The smell grew stronger as I got deeper into the belly. Years of water leaks, mold growth, the births and deaths of its own self-contained ecosystem, all these smells coalesced into one. This stinking sickly sweet smell, like flowers in decay filled my nose, but I wasn’t paying attention to it.
Even though the hall was mostly lit, I got out my headlamp and clicked it on. Wasn’t about to take any chances. I also got out my women, and carried it readied at my side. The light from my lamp skipped down the hall like a stone on a lake, all sheen lighting and reflections. I started advancing.
From somewhere down the hall, I heard a popping sound, like dead or dying speakers barely clicking along. This started to build as I walked further, though the sound was so quiet to be almost inaudible. A classic trap, leading me on. I followed; where else could I go? I raised my gun higher. Not a good time to be jumpy, but I was.
I walked past a few closed doors, with windows the size of pieces of paper at face level. I peered into each one as I came to it, looking for a sign of trouble, waiting to be ambushed. Each door I passed safely only made me more anxious. The rooms were mostly dark, with deep shadows hiding the walls. Using my headlamp, I saw they were all but bare; stripped by an earlier tresspasser?
As I approached the end of the corridor, I finally realized what I was listening to: it was music. Over some unseen speakers, perhaps these vents in the ceilings, an ancient melody carried out, with words just barely perceptible.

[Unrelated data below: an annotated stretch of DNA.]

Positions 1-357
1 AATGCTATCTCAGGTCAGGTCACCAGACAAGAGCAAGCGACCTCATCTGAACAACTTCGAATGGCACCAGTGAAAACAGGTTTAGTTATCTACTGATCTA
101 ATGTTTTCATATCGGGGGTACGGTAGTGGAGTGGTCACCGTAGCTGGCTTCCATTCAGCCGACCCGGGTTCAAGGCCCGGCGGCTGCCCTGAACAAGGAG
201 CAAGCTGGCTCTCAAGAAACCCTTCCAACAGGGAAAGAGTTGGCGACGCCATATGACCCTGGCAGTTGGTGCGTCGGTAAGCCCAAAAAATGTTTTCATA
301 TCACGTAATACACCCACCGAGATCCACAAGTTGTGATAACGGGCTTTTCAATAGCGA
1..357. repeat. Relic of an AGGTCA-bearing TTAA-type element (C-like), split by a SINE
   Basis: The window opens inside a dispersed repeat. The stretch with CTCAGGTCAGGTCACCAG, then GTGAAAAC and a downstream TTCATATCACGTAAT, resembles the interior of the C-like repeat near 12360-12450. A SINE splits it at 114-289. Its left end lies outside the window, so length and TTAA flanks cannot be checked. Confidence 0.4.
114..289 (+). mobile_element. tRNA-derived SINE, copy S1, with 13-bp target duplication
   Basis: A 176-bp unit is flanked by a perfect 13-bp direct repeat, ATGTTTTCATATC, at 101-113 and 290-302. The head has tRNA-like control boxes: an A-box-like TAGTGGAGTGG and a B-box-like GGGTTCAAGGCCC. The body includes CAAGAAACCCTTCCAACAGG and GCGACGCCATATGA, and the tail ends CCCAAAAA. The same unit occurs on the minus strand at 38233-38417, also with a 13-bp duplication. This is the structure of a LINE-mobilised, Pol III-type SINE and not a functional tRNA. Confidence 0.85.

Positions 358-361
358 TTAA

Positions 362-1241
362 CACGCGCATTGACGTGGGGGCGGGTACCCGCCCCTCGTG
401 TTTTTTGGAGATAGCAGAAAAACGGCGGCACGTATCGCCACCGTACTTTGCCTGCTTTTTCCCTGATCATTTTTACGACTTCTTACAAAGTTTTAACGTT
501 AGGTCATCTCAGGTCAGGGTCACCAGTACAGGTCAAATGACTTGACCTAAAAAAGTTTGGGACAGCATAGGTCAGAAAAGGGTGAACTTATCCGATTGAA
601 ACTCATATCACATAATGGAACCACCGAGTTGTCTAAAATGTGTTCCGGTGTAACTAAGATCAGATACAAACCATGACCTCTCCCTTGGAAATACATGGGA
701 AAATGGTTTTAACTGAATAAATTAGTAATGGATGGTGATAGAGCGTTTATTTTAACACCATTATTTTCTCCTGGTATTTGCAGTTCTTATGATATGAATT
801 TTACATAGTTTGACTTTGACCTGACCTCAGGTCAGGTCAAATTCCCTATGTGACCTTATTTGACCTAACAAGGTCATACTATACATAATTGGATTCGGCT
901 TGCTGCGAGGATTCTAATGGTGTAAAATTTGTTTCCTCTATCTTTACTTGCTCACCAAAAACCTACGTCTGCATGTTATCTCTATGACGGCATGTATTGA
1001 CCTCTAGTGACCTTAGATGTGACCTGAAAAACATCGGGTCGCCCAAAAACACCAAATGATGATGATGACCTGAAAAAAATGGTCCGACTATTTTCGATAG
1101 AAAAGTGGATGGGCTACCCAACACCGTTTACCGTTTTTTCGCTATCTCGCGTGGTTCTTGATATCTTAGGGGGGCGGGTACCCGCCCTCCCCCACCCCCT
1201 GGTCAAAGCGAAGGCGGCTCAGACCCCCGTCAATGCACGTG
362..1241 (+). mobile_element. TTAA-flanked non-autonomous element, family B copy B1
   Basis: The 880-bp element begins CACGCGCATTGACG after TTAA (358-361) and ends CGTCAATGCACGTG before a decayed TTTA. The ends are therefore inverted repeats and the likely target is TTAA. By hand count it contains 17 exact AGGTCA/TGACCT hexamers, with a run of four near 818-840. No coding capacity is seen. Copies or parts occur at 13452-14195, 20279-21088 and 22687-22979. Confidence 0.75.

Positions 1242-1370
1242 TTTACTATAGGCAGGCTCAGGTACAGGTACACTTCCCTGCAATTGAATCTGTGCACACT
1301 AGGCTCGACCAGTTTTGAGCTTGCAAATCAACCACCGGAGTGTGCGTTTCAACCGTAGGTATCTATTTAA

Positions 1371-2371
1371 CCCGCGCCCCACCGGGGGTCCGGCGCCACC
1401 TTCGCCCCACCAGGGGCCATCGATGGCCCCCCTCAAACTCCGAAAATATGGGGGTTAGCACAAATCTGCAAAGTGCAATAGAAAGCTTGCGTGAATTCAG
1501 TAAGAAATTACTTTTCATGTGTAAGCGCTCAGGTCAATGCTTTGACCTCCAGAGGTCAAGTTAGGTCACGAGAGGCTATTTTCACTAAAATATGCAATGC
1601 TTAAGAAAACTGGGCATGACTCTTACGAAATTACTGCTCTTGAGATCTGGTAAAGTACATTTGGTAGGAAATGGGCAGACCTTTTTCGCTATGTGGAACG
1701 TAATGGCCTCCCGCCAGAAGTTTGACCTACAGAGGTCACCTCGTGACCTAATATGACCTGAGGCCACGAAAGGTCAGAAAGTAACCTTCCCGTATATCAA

…games, and daisy chains and laughs, you’ve got to keep the loonies on the path.
Cute. Someone was definitely fucking with me, and I wasn’t in the mood. I got to the end of the hall, two double doors, beyond which was the source of the music. Brought the gun up so I could see down the sights. The song reached its climax, all choruses, and drums, singing hollow into the hall. I kicked open the door.
Once I got through, I lowered my gun. It was an impulse, my only option at the time. A single, vintage computer shone into the darkness, sat atop a crowded desk of ruined papers and maps and graphs. The walls were all screens, all cracks and empty mirrors, reflecting the nothing back at itself. I stood still.
The screen rippled in front of me, a stone dropped into an infinitely deep pool. Static wove across its pixels. Then, it went blank. The song had ended. Only the heartbeat looked groove continued, beating on. The popping came back.
Then there was a word: “Hello”.
Scrawled across the tiny display, a miracle, I stared at it, seeing only a drawing before I realized what it had meant.
‘Hello’, I replied out loud, feeling ridiculous, looking for an entry device to log a response instead.
The screen went dark again, then flashed to life once more.
“What can I help you with?”
I walked in closer, unsure what to do next, or what was happening now. My gun was all but forgotten, as was my purpose.
The screen went blank, then reasserted itself with the same query: “What can I help you with?”
‘What is this?’,I asked?
“This,” the screen replied immediately, “is the QB-438c Dam. I am its caretaker.”
‘And how do you do that?’
“I keep the lights on.”
The rushing, roaring sound was still there, somewhere, but I couldn’t hear it. It was a periphery sensation, a tingling that I’d long grown accustomed to. The popping, with its irregularity and the thrum filled my head.
In a dark room, both above and beneath the soil, the water, the air, I saw light in a dark room. I watched the pixels draw themselves, as they had been taught so many years ago. Each time the screen went blank, I saw a woman I had never seen, watching with the wide eyes of a child. And each time, the lights came back.